Publication Subtitle: A Report Card on the Secretary-General’s Fourth Year from the Feminist U.N. Campaign Publication Year: 2021 Publication Author: Spogmay Ahmed and Lyric Thompson
The Feminist U.N. Campaign drafted a feminist vision for the United Nations in late 2016, and has graded the Secretary-General on his performance toward that vision each year following his declaration of himself as a “feminist” as he took the helm in 2017. Since then, it has measured the extent to which the Secretary-General advanced progress on six priority proposals for a more gender-equitable world and U.N. system.
This year, we found that the SG’s focus on gender equality remained and even increased in light of the COVID-19 pandemic, earning him a ‘B’— his highest score to date.
In a year where progress could have easily stalled or been reversed, the Secretary-General’s focus on gender equality remained and even increased in light of the pandemic—earning him his highest score to date. The overall 2020 rating of ‘B’ recognizes the Security-General’s improved commitment to a feminist leadership agenda and his leadership on gender in the context of the COVID-19 response, including by mandating gender analysis as a condition for his new COVID-19 Response and Recovery Fund.
Despite immense progress and attention to gender equality in the context of COVID-19, our 2020 assessment revealed stalled or lost momentum in other parts of the Feminist U.N. Campaign’s agenda. There was a notable lack of rhetorical attention and new updates in 2020 with regard to rooting out sexual harassment, exploitation and abuse—an earlier priority for the SG. Guterres’s leadership also fell short on his High-Level Task Force on Financing for Gender Equality, which failed to meet with its expert advisory group or release any information with regard to its findings or recommendations.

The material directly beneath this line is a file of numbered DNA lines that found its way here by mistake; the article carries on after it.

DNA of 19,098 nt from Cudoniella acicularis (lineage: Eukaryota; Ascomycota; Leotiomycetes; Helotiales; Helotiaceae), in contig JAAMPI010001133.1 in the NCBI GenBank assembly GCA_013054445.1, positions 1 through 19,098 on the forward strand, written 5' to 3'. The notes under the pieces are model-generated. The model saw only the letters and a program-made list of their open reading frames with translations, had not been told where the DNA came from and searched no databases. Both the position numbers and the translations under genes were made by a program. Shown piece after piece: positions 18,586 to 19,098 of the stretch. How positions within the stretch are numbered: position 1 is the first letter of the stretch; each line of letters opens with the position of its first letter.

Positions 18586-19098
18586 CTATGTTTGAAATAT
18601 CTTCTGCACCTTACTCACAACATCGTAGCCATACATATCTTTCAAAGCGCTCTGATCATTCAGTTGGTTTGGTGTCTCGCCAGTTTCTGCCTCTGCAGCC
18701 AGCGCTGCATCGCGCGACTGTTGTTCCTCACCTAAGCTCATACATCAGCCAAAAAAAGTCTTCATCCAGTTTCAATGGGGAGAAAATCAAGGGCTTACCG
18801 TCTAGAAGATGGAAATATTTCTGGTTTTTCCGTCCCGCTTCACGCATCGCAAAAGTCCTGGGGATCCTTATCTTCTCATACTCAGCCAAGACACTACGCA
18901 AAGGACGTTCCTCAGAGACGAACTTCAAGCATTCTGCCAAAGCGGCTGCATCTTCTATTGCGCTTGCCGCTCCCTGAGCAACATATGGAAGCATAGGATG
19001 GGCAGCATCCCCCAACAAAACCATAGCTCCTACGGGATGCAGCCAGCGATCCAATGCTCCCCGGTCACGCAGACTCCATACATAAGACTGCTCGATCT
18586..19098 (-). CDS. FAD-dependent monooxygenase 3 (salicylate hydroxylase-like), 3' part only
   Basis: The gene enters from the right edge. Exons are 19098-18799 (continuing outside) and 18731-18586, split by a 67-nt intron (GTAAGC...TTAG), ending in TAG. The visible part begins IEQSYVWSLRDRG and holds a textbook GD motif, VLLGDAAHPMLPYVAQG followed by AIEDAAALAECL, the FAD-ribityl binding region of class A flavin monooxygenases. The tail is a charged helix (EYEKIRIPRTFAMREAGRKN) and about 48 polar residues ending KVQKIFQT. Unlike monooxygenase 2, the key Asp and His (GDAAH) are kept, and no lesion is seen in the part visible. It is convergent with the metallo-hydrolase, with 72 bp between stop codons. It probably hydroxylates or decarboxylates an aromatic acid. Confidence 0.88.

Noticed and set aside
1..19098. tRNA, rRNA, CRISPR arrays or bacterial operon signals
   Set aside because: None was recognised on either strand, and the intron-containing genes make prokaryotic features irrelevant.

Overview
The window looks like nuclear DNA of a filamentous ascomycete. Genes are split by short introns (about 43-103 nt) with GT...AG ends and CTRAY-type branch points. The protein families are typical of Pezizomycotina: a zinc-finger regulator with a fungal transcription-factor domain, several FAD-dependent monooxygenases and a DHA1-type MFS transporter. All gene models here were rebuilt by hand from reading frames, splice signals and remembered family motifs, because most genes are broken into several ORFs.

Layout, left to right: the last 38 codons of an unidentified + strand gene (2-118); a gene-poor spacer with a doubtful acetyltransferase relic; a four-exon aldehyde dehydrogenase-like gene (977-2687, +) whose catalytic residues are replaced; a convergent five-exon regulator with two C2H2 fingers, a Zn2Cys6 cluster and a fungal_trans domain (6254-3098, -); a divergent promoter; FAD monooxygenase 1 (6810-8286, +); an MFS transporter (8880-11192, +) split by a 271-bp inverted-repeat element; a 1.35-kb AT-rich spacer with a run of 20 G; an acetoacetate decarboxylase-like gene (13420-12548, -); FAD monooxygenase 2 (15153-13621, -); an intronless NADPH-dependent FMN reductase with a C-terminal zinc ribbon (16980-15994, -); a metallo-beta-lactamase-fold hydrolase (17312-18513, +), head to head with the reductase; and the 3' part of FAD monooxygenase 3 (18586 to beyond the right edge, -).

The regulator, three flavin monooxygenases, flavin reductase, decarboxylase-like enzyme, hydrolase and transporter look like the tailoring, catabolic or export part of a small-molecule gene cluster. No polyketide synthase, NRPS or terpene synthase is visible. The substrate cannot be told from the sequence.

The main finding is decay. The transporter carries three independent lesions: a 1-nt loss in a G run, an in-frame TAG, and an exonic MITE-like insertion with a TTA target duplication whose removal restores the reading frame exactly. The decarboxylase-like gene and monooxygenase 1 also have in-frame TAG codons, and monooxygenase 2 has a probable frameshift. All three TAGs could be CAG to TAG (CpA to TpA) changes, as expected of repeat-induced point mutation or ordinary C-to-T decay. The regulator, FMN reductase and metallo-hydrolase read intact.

As the pandemic prompted a move to virtual spaces for several U.N. gatherings, there were missed opportunities to enable more meaningful civil society participation and foster greater transparency.
We now have enough data to observe trend lines, which indicate overall progress from 2017 to 2020. Secretary-General Guterres has made great strides in prioritizing rhetoric, action and commitment on gender equality in line with Campaign recommendations. Trend lines also reveal key barriers to implementing a feminist agenda where the SG’s leadership could be stronger: decreased financing overall, pushback on women’s rights globally and insufficient inclusion of civil society.
In his fifth and last year of his first term, Secretary-General Guterres has an opportunity to make 2021 the banner year for gender equality and women’s rights that 2020 was supposed to be and see through the implementation of his commitments to gender equality.